UT Southwestern Medical Center Dallas, TX, United States
Maryann Osayande, MD1, Kerry B. Dunbar, MD, PhD2, Myles Brewington, BS3, Haekyung Jeon-Slaughter, PhD4, Divya Bhatt, MD5 1UT Southwestern Medical Center, Dallas, TX; 2University of Texas Southwestern Medical Center at Dallas/Dallas VA Medical Center, Dallas, TX; 3North Texas Dallas VA Hospital, Dallas, TX; 4VA North Texas Health Care Center/University of Texas Southwestern Medical Center, Dallas, TX; 5University of Texas Southwestern Medical Center at Dallas/North Texas Dallas VA Hospital, Dallas, TX
Introduction: Fecal immunohistochemical testing (FIT) is an inexpensive test widely used for colorectal cancer (CRC) screening. We sought to determine the proportion of VA North Texas Health Care System (VANTHCS) veterans who completed colonoscopy after abnormal FIT, and to identify any barriers.
Methods: A retrospective chart review of 2824 veterans with abnormal FIT from 2016 to 2019 was performed. Exclusion criteria were age< 40 or >85 years, inflammatory bowel disease (IBD), CRC, family history of CRC, or if FIT was obtained for non-screening purposes. Time to colonoscopy (< 90 days, >90 days), age, sex, ethnicity, BMI, smoking, mobility, distance from VANTHCS, and Charlson Comorbidity Index (CCI) were determined. Reasons for refusing or delaying colonoscopy were collected. Veterans who completed colonoscopy within 90 days (VCC) were compared to those who completed colonoscopy after 90 days or never completed colonoscopy (VCD). Logistic regression, Mantel-Haenszel Chi-square tests, and two-sided t-tests were used to compare the groups.
Results: Of 2824 veterans with abnormal FIT, 1560 met inclusion criteria (94.7% male, 68.7% white, mean age 64.5 years). 968 veterans (62.1%) had a colonoscopy after abnormal FIT. Of these, 564 (58.3%) completed colonoscopy within 90 days and 404 (41.7%) after 90 days. 13 (3.2%) had a delayed complete colonoscopy due to poor bowel preparation. 560 patients did not complete colonoscopy. 119 veterans (21.2%) had comorbidities that precluded colonoscopy, and 22 (3.9%) had a recent negative colonoscopy. The largest barriers to care were refusal or no-show (250, 44.6%), transportation issues (83, 14.8%), and inability to contact veteran (82, 14.6%). VCD were older, had a higher CCI (p=0.006), and poor mobility (p=0.025) compared to VCC. Age, sex, ethnicity, BMI, smoking, and distance from VA were not significantly different between VCC and VCD.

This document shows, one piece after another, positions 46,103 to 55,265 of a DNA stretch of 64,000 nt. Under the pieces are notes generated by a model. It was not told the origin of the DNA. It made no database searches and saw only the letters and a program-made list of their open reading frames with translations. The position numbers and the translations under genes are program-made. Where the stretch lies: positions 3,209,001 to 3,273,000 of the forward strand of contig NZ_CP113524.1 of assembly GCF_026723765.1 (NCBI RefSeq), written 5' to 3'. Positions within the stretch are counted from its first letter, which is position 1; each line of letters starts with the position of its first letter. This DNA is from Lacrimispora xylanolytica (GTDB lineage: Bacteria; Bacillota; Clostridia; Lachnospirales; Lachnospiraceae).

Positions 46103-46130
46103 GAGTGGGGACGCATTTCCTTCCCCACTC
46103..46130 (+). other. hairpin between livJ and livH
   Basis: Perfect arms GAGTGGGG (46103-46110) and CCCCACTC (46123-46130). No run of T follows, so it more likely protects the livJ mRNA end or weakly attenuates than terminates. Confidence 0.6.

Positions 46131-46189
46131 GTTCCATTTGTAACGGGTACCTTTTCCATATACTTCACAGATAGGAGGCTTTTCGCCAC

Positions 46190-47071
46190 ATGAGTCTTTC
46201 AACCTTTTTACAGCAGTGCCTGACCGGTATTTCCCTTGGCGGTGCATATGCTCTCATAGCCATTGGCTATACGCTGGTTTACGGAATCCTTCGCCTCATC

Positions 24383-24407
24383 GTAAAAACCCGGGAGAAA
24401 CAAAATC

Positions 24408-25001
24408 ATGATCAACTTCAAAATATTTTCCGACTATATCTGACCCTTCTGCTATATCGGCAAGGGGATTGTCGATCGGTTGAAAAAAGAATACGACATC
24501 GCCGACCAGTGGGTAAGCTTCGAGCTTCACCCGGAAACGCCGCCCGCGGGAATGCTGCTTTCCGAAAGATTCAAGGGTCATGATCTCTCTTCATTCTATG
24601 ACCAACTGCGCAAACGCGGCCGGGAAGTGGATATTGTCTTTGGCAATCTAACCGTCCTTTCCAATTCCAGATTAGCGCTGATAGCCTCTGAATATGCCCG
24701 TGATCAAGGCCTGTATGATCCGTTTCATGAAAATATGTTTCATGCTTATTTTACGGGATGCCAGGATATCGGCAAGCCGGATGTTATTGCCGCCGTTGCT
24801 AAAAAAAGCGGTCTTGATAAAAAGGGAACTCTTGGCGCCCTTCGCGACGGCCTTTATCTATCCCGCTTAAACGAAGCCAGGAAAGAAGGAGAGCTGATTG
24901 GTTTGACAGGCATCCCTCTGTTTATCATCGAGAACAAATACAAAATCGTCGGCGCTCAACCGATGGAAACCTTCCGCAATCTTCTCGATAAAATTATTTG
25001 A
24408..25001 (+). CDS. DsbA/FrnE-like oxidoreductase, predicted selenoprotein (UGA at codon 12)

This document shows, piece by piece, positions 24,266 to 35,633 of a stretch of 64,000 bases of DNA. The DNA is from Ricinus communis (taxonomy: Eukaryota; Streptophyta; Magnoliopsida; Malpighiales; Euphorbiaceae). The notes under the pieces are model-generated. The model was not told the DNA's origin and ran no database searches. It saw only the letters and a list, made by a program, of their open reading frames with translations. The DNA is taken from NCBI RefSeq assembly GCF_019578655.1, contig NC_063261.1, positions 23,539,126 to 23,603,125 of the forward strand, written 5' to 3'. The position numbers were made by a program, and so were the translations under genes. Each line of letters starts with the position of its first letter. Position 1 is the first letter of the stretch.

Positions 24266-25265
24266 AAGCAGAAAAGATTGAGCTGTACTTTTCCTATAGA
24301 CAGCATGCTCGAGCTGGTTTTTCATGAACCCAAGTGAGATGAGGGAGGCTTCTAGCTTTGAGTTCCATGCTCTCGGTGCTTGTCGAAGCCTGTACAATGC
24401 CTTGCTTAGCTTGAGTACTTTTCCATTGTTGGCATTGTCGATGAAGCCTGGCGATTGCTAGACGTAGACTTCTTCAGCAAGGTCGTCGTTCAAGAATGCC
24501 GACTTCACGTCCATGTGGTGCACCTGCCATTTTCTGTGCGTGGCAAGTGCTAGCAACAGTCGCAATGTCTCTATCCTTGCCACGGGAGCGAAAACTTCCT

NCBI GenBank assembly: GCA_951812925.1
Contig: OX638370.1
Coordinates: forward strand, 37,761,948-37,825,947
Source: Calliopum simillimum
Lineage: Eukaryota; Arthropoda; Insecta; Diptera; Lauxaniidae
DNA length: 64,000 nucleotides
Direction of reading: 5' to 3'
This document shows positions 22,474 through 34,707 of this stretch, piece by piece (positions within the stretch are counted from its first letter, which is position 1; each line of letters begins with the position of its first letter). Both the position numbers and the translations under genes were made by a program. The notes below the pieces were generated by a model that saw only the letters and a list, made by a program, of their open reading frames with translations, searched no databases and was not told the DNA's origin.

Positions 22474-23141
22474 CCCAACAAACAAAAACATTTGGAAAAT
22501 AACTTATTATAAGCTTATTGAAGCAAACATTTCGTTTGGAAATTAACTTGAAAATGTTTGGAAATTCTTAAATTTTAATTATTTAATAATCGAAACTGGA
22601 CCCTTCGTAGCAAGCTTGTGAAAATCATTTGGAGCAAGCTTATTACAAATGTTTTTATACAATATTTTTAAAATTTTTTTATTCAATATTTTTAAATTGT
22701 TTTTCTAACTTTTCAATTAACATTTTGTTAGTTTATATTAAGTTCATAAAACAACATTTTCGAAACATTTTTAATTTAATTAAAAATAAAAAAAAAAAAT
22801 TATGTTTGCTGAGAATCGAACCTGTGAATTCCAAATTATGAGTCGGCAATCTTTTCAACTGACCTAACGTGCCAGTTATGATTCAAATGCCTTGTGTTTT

Discussion: Of veterans with abnormal FIT tests, 45.5% were ordered for indications other than screening or before CRC screening was due. Diagnostic colonoscopy was completed in 62.1% of veterans with abnormal FIT; 58% within 90 days. 44% of veterans who did not undergo diagnostic colonoscopy refused or no-showed. Increasing age, higher CCI, and poor mobility were significantly associated with VCD. Other common barriers were transportation and veteran scheduling issues. Implementing patient education and navigation programs may improve veteran health by overcoming these barriers.
Disclosures: Maryann Osayande indicated no relevant financial relationships. Kerry Dunbar indicated no relevant financial relationships. Myles Brewington indicated no relevant financial relationships. Haekyung Jeon-Slaughter indicated no relevant financial relationships. Divya Bhatt indicated no relevant financial relationships.
Maryann Osayande, MD1, Kerry B. Dunbar, MD, PhD2, Myles Brewington, BS3, Haekyung Jeon-Slaughter, PhD4, Divya Bhatt, MD5. P2362 - Assessing Colonoscopy Completion After Abnormal Fecal Immunochemical Test: A Retrospective Study, ACG 2021 Annual Scientific Meeting Abstracts. Las Vegas, Nevada: American College of Gastroenterology.